Yes, South Carolina workers' compensation generally reimburses two-thirds of the wages you lose while off work for treatment and recovery after a work-related injury or illness. Workers' comp, which almost all South Carolina businesses and companies with four or more employees must carry, should also cover your medical expenses as well as vocational re-training in some cases. Because workers' comp is no-fault insurance, you need not prove that your employer caused your injury through negligence, and you cannot be fired for filing a claim.
When You Should Talk to a Lawyer About Your Claim
Not every workers' comp claim requires the help of a lawyer. If your injury is minor, resulting in low medical bills and little time off work, you might be able to handle the claims process by yourself as long as your employer doesn't dispute your claim.
In cases of serious injuries with high medical expenses and long recovery times, however, your employer's insurer might look for ways to devalue or deny your claim to save money for the company. In such a case, you'll probably require the services of a workers' comp attorney to get the lost wages and other benefits you need and deserve.
What to Know About Filing a Claim
As soon as possible after your accidental injury, you should report it in writing to your supervisor or a claims administrator at your workplace. Although you have 90 days to do so, you should not wait. Any delay on your part gives the insurer ammunition to use against you. Your next step is to file a claim for benefits with the South Carolina Workers' Compensation Commission (SCWCC) by submitting Form 50 from the SCWCC website. You actually have two years to do so, but again, you should not wait. Any delay on your part in reporting and filing can be cited by the insurance company as evidence that your injury is not work-related or not as serious as you claim it is.
You should then seek a medical diagnosis and treatment from a physician certified and recommended by the insurer. (You may not simply see your own doctor; doing so could damage your claim.) Follow all of this doctor's advice and adhere to all treatment guidelines. Keep your appointments, follow up on referrals, retain receipts for all your treatments, take medications as prescribed, and keep a daily journal of your treatment and recovery. If you're not satisfied with your doctor or your treatment, your attorney can help you to seek an independent medical exam (IME).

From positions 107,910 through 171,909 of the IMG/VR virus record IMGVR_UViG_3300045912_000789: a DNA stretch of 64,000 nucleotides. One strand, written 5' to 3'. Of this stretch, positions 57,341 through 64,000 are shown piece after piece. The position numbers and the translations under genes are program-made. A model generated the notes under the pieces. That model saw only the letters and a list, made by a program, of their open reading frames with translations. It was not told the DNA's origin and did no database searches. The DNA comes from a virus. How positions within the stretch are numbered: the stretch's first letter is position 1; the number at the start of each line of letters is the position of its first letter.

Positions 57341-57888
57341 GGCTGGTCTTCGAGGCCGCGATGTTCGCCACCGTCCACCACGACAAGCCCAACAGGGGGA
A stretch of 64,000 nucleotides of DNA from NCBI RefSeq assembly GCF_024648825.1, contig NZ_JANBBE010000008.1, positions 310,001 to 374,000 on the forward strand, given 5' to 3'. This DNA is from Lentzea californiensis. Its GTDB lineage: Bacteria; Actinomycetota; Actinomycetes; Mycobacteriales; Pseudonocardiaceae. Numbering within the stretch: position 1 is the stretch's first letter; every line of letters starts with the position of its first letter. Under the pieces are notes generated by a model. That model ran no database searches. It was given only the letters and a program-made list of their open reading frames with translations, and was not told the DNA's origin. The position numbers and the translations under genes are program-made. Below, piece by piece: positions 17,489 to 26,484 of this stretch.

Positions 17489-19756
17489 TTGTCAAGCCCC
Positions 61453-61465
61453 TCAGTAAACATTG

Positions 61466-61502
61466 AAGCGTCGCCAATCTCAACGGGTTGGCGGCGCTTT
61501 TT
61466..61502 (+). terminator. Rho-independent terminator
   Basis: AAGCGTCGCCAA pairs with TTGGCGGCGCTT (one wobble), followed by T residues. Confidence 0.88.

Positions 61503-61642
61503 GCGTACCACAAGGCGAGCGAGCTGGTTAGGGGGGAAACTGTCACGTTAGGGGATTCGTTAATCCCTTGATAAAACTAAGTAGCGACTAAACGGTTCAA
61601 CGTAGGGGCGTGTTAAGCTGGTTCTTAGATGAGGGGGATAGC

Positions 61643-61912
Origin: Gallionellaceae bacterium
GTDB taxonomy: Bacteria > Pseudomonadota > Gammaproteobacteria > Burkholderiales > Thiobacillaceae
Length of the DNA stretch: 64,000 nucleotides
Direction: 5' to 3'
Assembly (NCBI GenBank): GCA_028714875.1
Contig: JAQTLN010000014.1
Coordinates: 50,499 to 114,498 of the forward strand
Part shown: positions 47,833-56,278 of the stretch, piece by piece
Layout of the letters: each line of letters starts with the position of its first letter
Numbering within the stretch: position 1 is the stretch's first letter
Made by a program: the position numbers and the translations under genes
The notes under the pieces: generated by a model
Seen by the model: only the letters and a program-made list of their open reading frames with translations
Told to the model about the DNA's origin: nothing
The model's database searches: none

Wage Replacement for Partial vs. Total Disability
If your doctor determines that you're only partially disabled and capable of performing a light-duty job while being treated, you might be given a temporary position that pays less than your previous job did. In such a case, you could receive reimbursement for two-thirds of the difference between your current and previous salaries, but you must make every effort to carry out the light-duty job.
If you're totally unable to work or if your employer has no light-duty job to offer, you should receive two-thirds of your previous salary until you reach maximum medical improvement (MMI) and return to your regular position. If, however, you're still impaired, you could be given a disability rating. If your disability is long-term or permanent, your attorney can help you to seek a lump sum benefit payment.
Exempt Employers and Ineligible Employees
Some South Carolina businesses are exempt from workers' comp law. These employers may purchase workers' compensation coverage voluntarily but are not required by law to do so. Additionally, some employees are not eligible to receive workers' compensation benefits.
- State and county fair associations
- Agricultural businesses
- Railroads and railway express companies
- Businesses with annual payrolls of less than $3,000
- Employers with fewer than four employees
You can find out whether your employer carries workers comp by clicking the "verify coverage" link on the SCWCC website.
- Independent contractors
- Sole proprietors
- Members of limited liability corporations (LLCs)
- Commissioned realtors
- Federal employees of the state
If your employer is exempt or you are ineligible, a workers' comp attorney can help you seek other sources of compensation for your work-related injury or illness.
Have You Been Injured On The Job In Florence, South Carolina?
If you've been hurt at your job you can speak with a workers' compensation lawyer. Please contact us online or call our Florence office directly at 843.488.7540 to schedule your consultation. We are also able to meet clients at our Conway, Myrtle Beach, Murrells Inlet, Mt. Pleasant, North Myrtle Beach, Charleston or North Charleston office locations.